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In, it says that when there is some external potential, the Klein-Gordon equation is altered, and it says the following:

The solution $\Psi$ can always be expressed as a superposition of free particle solutions, provided that the latter form a complete set. They from a complete set only if the negative energy components are retained, so they cannot be simply discarded.

Can anyone explain what this is talking about? First of all, what is a complete set? And why does forming a complete set require negative energy components being retained? Why is the equation (solutions, I guess) need to be a complete set?

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This statement is false. The positive energy solutions of the free Klein Gordon equation form a complete set. What this means is that any wavefunction of the form $\psi(x)$ where x ranges over space not time, can be written as a sum of free-particle solutions.

In this case, the way you do it is by Fourier transform: you write $\psi(x)$ as

$$ \psi(x) = \int e^{ik\cdot x} \psi(k) dk $$

and this expands an arbitrary function, and then you make it time dependent by replacing $e^{ikcdot x}$ with $e^{ik\cdot x - i E_k t}$ where $E_k = \sqrt{k^2 + m^2}$. The result gives the positive energy time evolution of any initial wavefunction data.

This is no good not because it isn't complete, but because it isn't local-- the single particle positive energy solutions go places faster than light. This requires making a multiparticle theory to fix the formalism.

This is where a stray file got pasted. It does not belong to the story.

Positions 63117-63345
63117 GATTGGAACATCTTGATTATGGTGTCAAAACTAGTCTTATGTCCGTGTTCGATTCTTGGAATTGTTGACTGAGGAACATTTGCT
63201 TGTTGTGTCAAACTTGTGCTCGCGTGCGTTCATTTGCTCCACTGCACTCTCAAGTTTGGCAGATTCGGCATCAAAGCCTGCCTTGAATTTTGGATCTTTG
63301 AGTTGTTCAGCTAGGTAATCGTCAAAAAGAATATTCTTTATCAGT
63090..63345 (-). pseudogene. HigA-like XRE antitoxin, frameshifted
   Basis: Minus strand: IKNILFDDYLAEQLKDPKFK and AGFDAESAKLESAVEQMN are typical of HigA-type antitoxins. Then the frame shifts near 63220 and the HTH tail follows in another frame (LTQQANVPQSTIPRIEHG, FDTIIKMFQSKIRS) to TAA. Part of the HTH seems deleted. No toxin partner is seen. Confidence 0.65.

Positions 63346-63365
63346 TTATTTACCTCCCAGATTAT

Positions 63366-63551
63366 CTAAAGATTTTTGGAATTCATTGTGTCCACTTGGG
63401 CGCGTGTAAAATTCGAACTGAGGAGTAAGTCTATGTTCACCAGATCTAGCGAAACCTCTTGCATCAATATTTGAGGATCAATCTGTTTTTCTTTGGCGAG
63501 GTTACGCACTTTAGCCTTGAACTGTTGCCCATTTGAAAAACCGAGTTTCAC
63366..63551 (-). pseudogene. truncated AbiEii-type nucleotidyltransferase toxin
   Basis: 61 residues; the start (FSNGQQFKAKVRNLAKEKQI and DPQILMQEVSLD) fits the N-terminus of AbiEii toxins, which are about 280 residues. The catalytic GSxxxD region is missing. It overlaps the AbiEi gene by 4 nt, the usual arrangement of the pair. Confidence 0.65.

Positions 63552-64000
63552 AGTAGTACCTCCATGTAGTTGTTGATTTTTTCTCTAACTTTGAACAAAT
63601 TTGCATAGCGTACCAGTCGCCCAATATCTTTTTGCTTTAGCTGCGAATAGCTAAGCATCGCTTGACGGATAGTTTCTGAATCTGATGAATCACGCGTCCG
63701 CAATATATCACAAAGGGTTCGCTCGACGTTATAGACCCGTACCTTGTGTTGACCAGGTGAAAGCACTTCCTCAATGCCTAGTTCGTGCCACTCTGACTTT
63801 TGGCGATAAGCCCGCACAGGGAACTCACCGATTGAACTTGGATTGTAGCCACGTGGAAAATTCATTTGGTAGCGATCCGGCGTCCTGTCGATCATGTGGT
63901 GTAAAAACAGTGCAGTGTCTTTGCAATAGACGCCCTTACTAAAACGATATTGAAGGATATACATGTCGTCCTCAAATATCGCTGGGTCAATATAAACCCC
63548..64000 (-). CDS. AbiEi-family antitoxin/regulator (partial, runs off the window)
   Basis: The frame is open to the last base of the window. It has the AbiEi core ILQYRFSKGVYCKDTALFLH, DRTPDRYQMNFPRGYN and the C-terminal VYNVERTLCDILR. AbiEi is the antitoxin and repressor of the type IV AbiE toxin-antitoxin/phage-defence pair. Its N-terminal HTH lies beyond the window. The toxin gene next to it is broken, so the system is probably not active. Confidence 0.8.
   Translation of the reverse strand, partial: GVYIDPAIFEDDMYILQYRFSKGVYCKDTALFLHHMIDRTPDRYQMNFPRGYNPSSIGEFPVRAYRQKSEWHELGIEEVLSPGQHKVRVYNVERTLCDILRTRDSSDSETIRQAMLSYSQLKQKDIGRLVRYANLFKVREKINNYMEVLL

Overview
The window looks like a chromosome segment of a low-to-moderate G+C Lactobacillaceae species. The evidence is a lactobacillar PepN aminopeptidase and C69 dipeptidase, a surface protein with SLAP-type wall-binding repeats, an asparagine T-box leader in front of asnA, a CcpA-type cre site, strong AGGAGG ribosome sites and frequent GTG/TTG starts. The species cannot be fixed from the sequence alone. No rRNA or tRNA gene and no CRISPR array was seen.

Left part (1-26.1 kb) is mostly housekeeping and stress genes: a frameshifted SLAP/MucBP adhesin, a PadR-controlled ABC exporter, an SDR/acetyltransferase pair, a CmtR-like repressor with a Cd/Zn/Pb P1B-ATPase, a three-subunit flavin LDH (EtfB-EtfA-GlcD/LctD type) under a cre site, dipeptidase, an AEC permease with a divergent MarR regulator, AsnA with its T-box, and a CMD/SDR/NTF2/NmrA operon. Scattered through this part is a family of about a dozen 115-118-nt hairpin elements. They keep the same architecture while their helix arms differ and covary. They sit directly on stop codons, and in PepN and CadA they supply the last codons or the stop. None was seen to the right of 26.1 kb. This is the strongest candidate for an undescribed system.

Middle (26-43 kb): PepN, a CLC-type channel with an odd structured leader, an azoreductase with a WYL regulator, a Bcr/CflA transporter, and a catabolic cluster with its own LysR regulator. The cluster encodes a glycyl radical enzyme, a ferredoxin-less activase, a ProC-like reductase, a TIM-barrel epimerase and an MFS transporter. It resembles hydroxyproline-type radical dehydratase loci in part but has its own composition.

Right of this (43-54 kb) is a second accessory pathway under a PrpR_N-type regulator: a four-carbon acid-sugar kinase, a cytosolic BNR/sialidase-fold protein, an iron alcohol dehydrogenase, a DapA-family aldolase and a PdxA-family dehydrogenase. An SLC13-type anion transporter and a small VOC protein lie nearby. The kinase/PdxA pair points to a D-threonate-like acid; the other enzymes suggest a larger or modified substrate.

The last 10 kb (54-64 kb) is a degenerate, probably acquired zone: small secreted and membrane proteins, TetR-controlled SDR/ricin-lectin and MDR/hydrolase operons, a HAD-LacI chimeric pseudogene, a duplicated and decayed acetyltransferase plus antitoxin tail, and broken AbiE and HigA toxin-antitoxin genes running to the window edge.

The completeness is not completeness in the sense of expressing every solution of the Klein Gordon equation in terms of initial data, because the initial data for KG is the function $\psi$ and it's first time derivative. This is not the data you specify for a quantum mechanical wavefunction, it's the data for a classical field.

The book is confused on this issue, and you should skip this part.

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I will skip this part, but question: so how is adding negative energy lead to locality being preserved? And how is this related to multiparticle theory..? – Paul Reubens Oct 8 '12 at 5:22
I am thinking... this seems to again be related with Fourier transform, but not sure. – Paul Reubens Oct 8 '12 at 5:23
@PaulReubens: It's not directly related, becuase the field is the field and the wavefunction is the wavefunction. Try to conceptually separate the two at first. Later, you will see that for asymptotic particles or for perturbative virtual particles, they obey the free equation for the field, so you can identify the two concepts to a large degree. Historically this is a massive confusion, and it infects nearly all the literature with a few exceptions. I would add that Feynman confused fields and wavefunctions in the 1940s, but did so correctly, it is not totally wrong, just suboptimal. – Ron Maimon Oct 8 '12 at 14:44

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